Now, humanoids with enhanced facial movements made in Chinese robot factory

Employees work on humanoid robots at the office of developer Ex-Robots in Dalian, Liaoning province, China. Photo: Reuters/Florence Lo/File

Dalian, China: After Turkey grabbed international attention by unveiling a USD 10 billion humanoid robot factory over a month ago, China has come up with humanoids boasting some additional features.

On the floor of the Ex-Robots factory in China's northeastern coastal city of Dalian, engineers develop humanoid robots with a focus on enhancing facial expressions and emotions.

Neck-length silicone masks lie sprawled on a table alongside silicone arms and feet, while disembodied heads sit on display and humanoid robots in various stages of construction stand nearby. Drawings of robot designs adorn a wall. "We have our own software and algorithm teams," said Ex-Robots Chief Executive Li Boyang, adding that humanoid robots are the most complex class of robotic products.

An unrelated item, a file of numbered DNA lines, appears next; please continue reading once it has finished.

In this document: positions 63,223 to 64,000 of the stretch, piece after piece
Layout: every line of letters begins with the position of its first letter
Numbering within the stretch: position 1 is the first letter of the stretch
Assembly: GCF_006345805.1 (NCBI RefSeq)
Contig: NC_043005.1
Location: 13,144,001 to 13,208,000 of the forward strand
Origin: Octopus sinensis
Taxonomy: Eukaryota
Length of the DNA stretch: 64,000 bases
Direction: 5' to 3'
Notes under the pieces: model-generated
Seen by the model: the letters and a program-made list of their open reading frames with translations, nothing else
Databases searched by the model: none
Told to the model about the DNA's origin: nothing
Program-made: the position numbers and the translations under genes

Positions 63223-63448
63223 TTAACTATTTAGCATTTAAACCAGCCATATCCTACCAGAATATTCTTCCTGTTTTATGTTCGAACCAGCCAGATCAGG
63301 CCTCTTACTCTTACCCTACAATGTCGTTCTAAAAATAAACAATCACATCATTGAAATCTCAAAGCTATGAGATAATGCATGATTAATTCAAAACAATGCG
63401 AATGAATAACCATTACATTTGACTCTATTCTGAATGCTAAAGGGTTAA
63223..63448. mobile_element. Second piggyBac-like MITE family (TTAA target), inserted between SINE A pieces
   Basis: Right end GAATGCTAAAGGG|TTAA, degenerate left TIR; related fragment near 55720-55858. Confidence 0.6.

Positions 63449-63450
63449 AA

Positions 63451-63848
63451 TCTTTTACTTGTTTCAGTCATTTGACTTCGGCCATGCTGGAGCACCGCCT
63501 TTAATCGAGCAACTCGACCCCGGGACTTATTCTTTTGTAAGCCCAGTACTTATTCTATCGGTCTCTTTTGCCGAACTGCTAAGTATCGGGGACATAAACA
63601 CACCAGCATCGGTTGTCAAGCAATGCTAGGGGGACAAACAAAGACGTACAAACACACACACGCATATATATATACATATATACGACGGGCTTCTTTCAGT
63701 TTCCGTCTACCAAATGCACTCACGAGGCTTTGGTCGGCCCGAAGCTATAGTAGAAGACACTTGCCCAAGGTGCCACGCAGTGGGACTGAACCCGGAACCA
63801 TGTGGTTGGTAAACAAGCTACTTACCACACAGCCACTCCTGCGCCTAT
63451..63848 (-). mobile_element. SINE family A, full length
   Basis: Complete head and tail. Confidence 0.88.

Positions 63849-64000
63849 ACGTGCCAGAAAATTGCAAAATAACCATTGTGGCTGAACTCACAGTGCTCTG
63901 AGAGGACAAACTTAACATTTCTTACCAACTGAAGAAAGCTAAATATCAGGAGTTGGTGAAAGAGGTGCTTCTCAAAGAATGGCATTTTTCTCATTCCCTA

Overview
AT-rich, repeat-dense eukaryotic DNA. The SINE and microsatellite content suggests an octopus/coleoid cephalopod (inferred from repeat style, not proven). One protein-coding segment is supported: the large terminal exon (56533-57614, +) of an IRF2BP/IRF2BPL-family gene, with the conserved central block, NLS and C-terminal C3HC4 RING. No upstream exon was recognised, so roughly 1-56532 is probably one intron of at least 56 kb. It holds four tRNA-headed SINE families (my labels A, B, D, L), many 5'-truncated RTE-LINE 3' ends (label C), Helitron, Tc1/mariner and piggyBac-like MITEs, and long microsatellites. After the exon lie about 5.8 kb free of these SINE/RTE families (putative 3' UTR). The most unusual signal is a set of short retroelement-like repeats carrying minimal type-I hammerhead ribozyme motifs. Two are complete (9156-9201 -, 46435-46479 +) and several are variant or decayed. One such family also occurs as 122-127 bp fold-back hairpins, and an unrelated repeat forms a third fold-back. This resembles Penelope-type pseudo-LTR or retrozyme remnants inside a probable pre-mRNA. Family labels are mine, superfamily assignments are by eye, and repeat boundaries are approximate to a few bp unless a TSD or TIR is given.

"There are many basic models and algorithms that are commonly open source, which everyone uses. However, we concentrate more on how to enable the AI to recognise and express expressions and emotions."

As an Ex-Robots worker moves her head, smiles and sticks out her tongue, a humanoid robot mimics her movement thanks to tiny motors installed in several spaces in its head.

"We are also working on the foundation model. The model we're making is multi-modal and capable of emotional expression. It can perceive the surrounding environment and produce appropriate facial feedback," Li said. Ex-Robots said it takes from two weeks to a month to produce a humanoid robot, with prices ranging from 1.5 million yuan ($207,000) to 2 million yuan.

The main purpose of the company's robots so far is for display in museums, one of which Ex-Robots has housed in the same building as its factory. Looking ahead, Li believes humanoid robots will have a bigger role to play in the healthcare and education industries.

"Psychological counselling and health are certainly future application scenarios. We are currently conducting related research, such as auxiliary treatment and preliminary screening for emotional and psychological disorders," he said.
"Moreover, I believe that emotional interaction has broader applications in service fields, such as those aimed at children."

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